. . ."

"At Naples some people might be able to contradict me, but nobody would mind them. But I am waiting for what ought to be the sweetest moment of your life."

"What is that, pray?"

"Allow me to keep my own counsel, I want to enjoy your surprise. How are you off? If you want money, I can give you back all you gave me, and with compound interest. All I have belongs to me; my husband is not master of anything. I have fifty thousand ducats at Naples, and an equal sum in diamonds. Tell me how much you want--quick! the chocolate is coming."

Such a woman was Therese. I was deeply moved, and was about to throw my arms about her neck without answering when the chocolate came. Her husband was followed by a girl of exquisite beauty, who carried three cups of chocolate on a silver-gilt dish. While we drank it Palesi amused us by telling us with much humour how surprised he was when he recognized the man who made him rise at such an early hour as the same who had asked him his wife's name the night before. Therese and I laughed till our sides ached, the story was told so wittily and pleasantly. This Roman displeased me less than I expected; his jealousy seemed only put on for form's sake.

"At ten o'clock," said Theresa, "I have a rehearsal here of the new opera. You can stay and listen if you like. I hope you will dine with us every day, and it will give me great pleasure if you will look upon my house as yours."

"To-day," said I, "I will stay with you till after supper, and then I will leave you with your fortunate husband."

As I pronounced these words M. Palesi embraced me with effusion, as if to thank me for not objecting to his enjoying his rights as a husband.

He was between the ages of twenty and twenty-two, of a fair complexion, and well-made, but too pretty for a man. I did not wonder at Therese being in love with him, for I knew too well the power of a handsome face; but I thought that she had made a mistake in marrying him, for a husband acquires certain rights which may become troublesome.

Therese's pretty maid came to tell me that my carriage was at the door.

"Will you allow me," said I to her, "to have my footman in?"

"Rascal," said I, as soon as he came in, "who told you to come here with my carriage?"

"Nobody, sir, but I know my duty."

"Who told you that I was here?"

"I guessed as much."

"Go and fetch Le Duc, and come back with him."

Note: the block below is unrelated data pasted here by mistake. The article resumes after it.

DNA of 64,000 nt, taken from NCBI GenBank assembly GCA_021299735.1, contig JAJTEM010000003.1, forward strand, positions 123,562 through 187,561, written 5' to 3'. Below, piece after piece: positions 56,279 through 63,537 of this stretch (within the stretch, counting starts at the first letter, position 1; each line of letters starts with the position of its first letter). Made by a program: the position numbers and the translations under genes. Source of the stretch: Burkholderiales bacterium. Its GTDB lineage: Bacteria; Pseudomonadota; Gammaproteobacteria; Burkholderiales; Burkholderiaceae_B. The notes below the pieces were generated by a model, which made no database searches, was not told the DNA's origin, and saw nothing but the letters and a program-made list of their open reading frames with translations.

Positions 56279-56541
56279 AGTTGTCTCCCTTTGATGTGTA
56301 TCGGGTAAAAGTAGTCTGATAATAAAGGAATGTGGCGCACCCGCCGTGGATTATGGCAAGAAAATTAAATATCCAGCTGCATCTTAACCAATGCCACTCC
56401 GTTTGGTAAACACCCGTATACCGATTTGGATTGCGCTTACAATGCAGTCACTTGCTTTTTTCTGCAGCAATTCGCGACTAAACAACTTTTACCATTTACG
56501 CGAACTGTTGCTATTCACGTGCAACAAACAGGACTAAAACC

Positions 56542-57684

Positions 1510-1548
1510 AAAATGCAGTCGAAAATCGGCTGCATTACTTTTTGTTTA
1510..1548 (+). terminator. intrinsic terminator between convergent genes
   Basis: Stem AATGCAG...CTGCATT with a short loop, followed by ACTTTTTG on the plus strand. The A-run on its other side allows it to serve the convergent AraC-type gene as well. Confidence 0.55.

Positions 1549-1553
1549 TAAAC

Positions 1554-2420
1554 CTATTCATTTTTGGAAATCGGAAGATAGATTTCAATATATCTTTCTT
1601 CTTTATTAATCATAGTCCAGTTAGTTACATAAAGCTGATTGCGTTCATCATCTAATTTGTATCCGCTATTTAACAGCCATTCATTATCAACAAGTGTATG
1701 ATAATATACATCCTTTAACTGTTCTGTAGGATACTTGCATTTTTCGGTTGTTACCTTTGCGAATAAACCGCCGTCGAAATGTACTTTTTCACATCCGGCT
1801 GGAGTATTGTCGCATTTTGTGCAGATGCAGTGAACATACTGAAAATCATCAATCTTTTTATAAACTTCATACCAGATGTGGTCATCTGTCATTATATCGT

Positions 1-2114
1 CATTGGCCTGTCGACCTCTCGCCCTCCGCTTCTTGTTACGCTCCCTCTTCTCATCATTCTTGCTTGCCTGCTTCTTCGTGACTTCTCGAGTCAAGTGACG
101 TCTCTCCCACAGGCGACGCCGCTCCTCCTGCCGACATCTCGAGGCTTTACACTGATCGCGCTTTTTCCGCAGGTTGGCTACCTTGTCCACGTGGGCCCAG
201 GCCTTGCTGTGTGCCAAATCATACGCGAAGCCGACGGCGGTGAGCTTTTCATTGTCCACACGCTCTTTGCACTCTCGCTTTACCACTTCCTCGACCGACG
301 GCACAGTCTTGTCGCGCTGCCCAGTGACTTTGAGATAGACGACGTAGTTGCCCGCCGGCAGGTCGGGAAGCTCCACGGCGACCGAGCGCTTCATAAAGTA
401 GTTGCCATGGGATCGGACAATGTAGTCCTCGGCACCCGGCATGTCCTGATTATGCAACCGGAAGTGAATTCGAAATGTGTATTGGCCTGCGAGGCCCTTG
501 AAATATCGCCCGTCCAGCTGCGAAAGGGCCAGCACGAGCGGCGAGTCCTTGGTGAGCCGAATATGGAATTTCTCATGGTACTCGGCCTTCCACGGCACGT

When they arrived I told Le Duc to pay the impertinent fellow three days' wages, to strip him of his livery, and to ask Dr. Vannini to get me a servant of the same build, not gifted with the faculty of divination, but who knew how to obey his master's orders. The rascal was much perturbed at the result of his officiousness, and asked Therese to plead for him; but, like a sensible woman, she told him that his master was the best judge of the value of his services.

At ten o'clock all the actors and actresses arrived, bringing with them a mob of amateurs who crowded the hall. Therese received their greetings graciously, and I could see she enjoyed a great reputation. The rehearsal lasted three hours, and wearied me extremely. To relieve my boredom I talked to Palesi, whom I liked for not asking me any particulars of my acquaintance with his wife. I saw that he knew how to behave in the position in which he was placed.

A girl from Parma, named Redegonde, who played a man's part and sang very well, stayed to dinner. Therese had also asked a young Bolognese, named Corticelli. I was struck with the budding charms of this pretty dancer, but as I was just then full of Therese, I did not pay much attention to her. Soon after we sat down I saw a plump abbe coming in with measured steps. He looked to me a regular Tartuffe, after nothing but Therese. He came up to her as soon as he saw her, and going on one knee in the Portuguese fashion, kissed her hand tenderly and respectfully. Therese received him with smiling courtesy and put him at her right hand; I was at their left.

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